Is Fox's "The Swan" the worst TV show ever? Salon readers weigh in on Heather Havrilesky's "One Dirty Bird."

Salon Staff
April 14, 2004 12:00AM (UTC)

[Read the story.]

Thank you, Heather Havrilesky! I was thinking the exact same thing and wondering why no one in the media was giving "The Swan" the treatment it deserves. I turned to the show out of curiosity (the train wreck you can't help but watch) and was completely sick to my stomach after a minute or two. And it's not just "The Swan." How about MTV's "I Want a Famous Face," where teenagers get plastic surgery in order to look like Shakira and Kate Winslet?


-- Caroline Tiger

I completely agree with what was said about this tragedy of a show. I was physically ill after seeing it. How can someone honestly think they are doing these women a service? Plastic surgery, sham diets and workouts, and some quickie therapy don't make people feel better about themselves. I saw nothing wrong with the contestants that self-confidence couldn't fix. And I think Fox pretty much shattered their chances at getting it by reinforcing all the negative thoughts they had about themselves in the first place. I've never watched a show that made me feel so ashamed for watching, as if by watching I was part of the reason it exists. And Fox and the creators of this show should feel deeply, deeply ashamed as well.

-- Kaaron Briscoe


My children -- ages 9, 7 and 4 -- watched "The Swan" only because it's the only channel our TV could get at the time. They had all seen the promos and were disturbed by the images of the women being mutilated on TV. Yet we couldn't take our eyes off it. At the end, when the contestants all saw their reflections, my kids wondered what was the big deal. My 9-year-old boy thought they looked better before and just needed to lose weight. My 7-year-old daughter said, "Don't they know that beauty is inside?" And my 4-year-old just thought it was gross.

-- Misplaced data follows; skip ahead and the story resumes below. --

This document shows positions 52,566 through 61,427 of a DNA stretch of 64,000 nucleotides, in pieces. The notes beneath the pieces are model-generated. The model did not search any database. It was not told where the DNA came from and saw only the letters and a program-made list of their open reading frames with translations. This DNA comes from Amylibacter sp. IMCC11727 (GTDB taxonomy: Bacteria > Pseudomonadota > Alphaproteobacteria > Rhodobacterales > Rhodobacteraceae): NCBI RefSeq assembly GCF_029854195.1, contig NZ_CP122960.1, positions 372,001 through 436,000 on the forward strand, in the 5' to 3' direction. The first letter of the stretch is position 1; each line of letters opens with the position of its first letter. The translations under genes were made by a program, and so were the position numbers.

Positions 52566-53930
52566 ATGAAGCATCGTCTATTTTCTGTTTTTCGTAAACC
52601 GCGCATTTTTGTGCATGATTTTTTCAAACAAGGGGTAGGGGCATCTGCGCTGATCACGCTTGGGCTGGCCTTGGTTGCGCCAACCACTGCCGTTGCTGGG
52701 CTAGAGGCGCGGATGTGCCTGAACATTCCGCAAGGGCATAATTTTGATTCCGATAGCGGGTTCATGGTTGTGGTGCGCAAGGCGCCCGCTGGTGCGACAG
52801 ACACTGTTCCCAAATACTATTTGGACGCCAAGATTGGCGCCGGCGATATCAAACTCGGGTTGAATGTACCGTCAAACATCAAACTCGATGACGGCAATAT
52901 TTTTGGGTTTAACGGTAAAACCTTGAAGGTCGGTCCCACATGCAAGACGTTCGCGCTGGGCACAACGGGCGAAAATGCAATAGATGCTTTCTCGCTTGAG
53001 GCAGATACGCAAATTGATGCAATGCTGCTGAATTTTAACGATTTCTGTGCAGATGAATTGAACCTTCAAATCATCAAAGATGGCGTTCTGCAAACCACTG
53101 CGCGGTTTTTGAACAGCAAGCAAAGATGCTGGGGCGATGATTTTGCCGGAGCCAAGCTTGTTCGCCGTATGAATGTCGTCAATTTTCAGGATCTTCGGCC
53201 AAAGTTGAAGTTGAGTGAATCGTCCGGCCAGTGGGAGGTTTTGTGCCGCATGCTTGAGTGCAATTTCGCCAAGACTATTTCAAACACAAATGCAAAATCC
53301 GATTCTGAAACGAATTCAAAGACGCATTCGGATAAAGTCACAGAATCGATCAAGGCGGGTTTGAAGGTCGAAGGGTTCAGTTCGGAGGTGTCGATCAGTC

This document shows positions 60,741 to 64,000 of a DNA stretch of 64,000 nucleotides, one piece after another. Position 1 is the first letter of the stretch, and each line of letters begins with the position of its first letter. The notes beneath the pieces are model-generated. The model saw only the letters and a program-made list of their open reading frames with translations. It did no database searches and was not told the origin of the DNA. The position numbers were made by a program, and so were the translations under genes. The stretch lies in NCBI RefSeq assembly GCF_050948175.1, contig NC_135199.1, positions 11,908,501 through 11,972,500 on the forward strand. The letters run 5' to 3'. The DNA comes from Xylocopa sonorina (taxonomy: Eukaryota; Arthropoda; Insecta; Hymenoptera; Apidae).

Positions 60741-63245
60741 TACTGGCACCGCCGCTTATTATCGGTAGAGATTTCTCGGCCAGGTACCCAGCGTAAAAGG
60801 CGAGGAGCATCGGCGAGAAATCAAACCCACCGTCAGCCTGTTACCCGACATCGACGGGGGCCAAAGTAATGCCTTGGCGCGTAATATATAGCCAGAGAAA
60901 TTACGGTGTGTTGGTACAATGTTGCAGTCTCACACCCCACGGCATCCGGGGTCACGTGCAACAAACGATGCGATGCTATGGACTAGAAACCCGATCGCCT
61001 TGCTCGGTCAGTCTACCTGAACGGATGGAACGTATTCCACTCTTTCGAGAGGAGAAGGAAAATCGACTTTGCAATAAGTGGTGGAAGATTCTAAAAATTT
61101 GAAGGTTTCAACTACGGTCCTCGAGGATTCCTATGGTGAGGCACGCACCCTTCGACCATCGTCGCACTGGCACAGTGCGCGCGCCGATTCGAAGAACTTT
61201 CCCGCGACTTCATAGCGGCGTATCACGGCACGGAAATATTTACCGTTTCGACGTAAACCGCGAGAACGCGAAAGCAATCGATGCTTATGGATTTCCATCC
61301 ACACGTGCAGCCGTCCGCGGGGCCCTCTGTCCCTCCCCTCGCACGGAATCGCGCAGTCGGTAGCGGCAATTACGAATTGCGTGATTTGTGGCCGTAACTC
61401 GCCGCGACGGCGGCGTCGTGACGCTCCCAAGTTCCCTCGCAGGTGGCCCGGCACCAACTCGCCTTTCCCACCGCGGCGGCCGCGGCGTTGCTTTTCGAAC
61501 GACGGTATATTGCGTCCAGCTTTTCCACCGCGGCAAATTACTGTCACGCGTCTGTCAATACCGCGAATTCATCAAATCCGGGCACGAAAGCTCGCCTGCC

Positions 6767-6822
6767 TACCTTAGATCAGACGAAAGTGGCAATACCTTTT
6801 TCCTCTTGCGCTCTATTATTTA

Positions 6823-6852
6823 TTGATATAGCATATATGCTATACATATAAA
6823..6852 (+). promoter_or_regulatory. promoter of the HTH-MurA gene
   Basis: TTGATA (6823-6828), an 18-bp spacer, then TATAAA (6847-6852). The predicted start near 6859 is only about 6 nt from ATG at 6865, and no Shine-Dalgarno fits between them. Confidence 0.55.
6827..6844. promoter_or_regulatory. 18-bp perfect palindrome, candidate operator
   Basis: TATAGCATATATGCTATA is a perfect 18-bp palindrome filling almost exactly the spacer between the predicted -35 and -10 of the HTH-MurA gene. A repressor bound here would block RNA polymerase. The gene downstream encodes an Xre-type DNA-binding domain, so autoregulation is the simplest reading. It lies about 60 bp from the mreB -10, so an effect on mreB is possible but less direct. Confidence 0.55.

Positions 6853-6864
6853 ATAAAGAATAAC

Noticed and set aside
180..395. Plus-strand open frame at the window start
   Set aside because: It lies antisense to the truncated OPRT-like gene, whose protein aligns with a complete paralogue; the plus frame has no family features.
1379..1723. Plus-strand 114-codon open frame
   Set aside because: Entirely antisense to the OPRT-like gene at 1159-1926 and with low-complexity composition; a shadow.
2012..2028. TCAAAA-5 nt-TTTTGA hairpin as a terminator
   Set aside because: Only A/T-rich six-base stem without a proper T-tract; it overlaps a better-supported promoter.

-- Michael C. Francis

Props to Heather Havrilesky for her article about "The Swan." I was so emotionally disturbed after last night's show (which I was watching for a grad class in media studies) that I almost threw up. My body ached. I felt hurt for being "average" and for all the women around me who might actually believe in this shit -- and all the families that don't encourage their daughters, who give them complexes in the first place. Truly, our society is horrible. I believed it before, but I think this is the television apocalypse. These women are not "ugly ducklings" yearning to be free, but rather women who are beautiful and strong inside, but have been so broken by society and media that they are somehow relying on the media now to bring them back up again. Seriously, seriously, this show is the worst thing ever.


-- Marah Eakin

Salon Staff

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